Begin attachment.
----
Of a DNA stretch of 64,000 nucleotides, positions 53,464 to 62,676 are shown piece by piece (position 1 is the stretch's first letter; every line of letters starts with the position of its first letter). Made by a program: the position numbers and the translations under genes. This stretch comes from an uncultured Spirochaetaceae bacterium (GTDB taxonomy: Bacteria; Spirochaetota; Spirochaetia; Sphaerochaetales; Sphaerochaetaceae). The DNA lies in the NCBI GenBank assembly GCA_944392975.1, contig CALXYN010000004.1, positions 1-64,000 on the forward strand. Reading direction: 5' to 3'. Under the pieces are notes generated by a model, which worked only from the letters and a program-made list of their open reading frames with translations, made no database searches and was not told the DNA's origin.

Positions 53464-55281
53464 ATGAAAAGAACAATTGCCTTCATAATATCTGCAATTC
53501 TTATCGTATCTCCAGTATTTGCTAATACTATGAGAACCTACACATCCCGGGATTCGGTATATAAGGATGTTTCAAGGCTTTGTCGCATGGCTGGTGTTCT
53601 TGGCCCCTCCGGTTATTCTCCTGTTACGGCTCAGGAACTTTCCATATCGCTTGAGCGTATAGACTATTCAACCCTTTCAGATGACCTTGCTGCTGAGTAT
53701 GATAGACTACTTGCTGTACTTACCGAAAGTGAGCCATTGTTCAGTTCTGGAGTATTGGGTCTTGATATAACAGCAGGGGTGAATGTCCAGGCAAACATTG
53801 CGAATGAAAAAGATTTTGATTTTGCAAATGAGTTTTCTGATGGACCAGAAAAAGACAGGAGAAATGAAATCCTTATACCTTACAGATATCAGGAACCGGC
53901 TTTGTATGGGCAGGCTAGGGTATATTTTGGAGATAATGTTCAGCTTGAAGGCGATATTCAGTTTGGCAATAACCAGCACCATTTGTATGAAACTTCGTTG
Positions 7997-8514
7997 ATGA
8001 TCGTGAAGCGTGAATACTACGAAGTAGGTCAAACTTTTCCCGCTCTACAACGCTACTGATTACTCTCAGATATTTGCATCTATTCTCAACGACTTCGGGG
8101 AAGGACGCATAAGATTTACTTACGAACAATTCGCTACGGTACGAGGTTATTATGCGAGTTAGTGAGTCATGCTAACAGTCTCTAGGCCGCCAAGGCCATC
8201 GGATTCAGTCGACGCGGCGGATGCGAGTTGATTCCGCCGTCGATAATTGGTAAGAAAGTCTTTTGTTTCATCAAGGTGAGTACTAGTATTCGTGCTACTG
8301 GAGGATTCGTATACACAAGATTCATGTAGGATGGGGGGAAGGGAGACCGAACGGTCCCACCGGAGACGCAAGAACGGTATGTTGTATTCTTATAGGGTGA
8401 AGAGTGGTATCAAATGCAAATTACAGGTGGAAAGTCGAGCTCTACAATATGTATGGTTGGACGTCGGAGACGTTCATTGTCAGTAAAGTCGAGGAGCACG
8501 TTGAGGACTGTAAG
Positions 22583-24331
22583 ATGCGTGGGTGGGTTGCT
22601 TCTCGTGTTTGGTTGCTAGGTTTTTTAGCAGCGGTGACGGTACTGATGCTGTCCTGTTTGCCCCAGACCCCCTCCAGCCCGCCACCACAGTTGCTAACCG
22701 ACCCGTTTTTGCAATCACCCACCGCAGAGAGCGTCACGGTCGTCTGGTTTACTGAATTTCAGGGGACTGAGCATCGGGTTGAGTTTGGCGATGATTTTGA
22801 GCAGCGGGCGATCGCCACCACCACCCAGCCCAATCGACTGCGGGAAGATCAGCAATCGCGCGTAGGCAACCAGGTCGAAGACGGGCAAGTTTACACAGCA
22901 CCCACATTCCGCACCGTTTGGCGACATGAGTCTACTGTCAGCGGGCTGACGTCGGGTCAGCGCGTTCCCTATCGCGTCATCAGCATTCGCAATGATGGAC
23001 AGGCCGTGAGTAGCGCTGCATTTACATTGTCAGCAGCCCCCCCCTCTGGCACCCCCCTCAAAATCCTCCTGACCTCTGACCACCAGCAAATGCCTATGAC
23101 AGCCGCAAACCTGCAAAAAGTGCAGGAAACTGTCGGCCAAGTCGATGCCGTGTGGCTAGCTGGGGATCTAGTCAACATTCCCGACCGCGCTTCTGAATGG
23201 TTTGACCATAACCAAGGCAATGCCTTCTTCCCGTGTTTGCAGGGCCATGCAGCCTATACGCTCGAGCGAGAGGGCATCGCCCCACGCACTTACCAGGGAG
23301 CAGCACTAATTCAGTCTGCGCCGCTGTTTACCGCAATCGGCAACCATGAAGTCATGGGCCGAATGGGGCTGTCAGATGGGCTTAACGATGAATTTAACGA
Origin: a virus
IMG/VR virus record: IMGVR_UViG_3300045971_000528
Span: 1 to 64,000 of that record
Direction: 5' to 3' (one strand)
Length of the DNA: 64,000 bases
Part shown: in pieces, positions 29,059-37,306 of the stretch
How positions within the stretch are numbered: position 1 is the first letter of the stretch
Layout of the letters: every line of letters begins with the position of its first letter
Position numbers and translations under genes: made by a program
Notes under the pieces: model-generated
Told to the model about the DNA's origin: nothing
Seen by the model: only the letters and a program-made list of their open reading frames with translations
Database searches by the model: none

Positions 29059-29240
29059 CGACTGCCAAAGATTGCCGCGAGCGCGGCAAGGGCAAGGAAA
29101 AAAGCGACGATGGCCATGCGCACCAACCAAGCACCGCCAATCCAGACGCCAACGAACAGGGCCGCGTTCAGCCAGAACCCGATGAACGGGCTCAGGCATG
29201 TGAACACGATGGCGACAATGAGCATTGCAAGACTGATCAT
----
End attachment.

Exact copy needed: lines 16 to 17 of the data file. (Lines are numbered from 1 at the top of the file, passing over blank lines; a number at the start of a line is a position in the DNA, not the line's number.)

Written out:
8501 TTGAGGACTGTAAG
Positions 22583-24331